ArrayFire v3.8 Release

John Melonakos Announcements, ArrayFire Leave a Comment

We are excited to share the v3.8 release of ArrayFire!

ArrayFire is used in commercial, academic, and government projects around the world, solving some of the toughest computing problems in the most innovative projects. It is well-tested and amazingly fast!

In this post, we share some of the major features added to ArrayFire in its 3.8 feature release. The binaries and source code can be downloaded from these locations:

Official APT repository

Starting with this release, we will provide Ubuntu packages form our APT repository. To install our packages add our apt repository with the below commands. At this moment we are only supporting bionic(18.04) and focal(20.04).

Once the repository is successfully added run the following command to install all backends of ArrayFire along with examples.

sudo apt update && sudo apt-get install arrayfire

For a detailed list of packages provided by our repository, please go through our wiki document.

This version of ArrayFire is better than ever! We have added new features that expand the capabilities of ArrayFire while improving its performance and flexibility. Some of the new features include:

Ragged Max

Ragged max is a specialized version of the max function that allows you to efficiently get the maximum value on a subset of an array along a given axis. This function does not perform any indexing operation so its significantly faster than doing this using the indexing approach.

Here is an example usage of the function:

The above code creates the in array which will contain our values. We only want to get the maximum value from the orange area in the image. We use the len array to specify how many elements we want to query to get the result. The val array is the output array which only contains the maximum values in the orange area.

Initializer lists

This example also demonstrates the initializer list API. The in array is created using this new API.

Disk caching of kernel binaries

We would also like to highlight the new disk caching features. ArrayFire's JIT compilation is one of the clever ways we can achieve great speedups with user code. While impactful, it has suffered from the need to compile user code for each runtime causing a warmup overhead. With the 3.8 release, we are now supporting kernel caching to the disk for both CUDA and OpenCL. Your kernels will now avoid overhead in repeated runs of your program so you can take advantage of ArrayFire JIT compilation without the warmup time!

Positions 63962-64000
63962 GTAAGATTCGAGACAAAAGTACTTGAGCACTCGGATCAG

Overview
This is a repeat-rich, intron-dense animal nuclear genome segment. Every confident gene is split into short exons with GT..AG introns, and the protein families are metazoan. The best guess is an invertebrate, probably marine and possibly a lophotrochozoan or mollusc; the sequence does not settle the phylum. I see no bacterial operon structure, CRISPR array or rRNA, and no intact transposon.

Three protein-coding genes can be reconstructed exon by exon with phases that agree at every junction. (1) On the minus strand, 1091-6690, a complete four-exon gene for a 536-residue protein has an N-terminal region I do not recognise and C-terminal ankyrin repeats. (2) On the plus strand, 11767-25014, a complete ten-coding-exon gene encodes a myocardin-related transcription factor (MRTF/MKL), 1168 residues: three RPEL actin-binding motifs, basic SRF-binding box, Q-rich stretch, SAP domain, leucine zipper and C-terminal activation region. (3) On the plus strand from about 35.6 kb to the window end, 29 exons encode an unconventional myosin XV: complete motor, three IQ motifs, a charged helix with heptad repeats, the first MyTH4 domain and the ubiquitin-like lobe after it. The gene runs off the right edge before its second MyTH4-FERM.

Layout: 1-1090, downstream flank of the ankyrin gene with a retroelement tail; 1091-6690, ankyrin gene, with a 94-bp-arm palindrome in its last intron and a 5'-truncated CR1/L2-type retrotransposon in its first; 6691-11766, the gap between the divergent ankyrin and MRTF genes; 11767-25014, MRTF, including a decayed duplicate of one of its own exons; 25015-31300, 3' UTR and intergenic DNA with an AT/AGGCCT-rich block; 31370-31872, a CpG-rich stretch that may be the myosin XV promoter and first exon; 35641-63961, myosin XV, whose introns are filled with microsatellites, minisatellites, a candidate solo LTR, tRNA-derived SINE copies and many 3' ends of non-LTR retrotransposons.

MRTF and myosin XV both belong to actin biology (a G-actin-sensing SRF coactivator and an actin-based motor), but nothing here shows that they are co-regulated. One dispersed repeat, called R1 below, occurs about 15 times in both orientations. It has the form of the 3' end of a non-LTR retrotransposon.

We are excited to finally release ArrayFire v3.8. We would like to thank our community for supporting us and helping us improve ArrayFire. Through the efforts of the community this release has continually grown and improved into the feat it is today. We are eagerly looking forward to community participation in future releases!

Other changes

  • New API for following statistics function: cov, var and stdev
  • Bit-wise not support (af_bitnot)
  • allocV2 and freeV2 which return cl_mem on OpenCL backend
  • Move constructor and move assignment operator for Dim4 class
  • Add f16 support for histogram
  • Update confidence connected components example for better illustration
  • Enable disk caching of OpenCL kernel binaries
  • Improve warnings messages from run-time kernel compilation functions

More detail and a complete list of these and other changes can be found in our release notes.

Dedicated Support and Coding Services

ArrayFire is open source and always will be. For those who want dedicated support or custom function development, we offer a variety of support packages.

ArrayFire also serves many clients through consulting and coding services, algorithm development, porting code, and training courses for developers. Contact us at sales@arrayfire.com or schedule a free technical consultation to learn more about our consulting and coding services.

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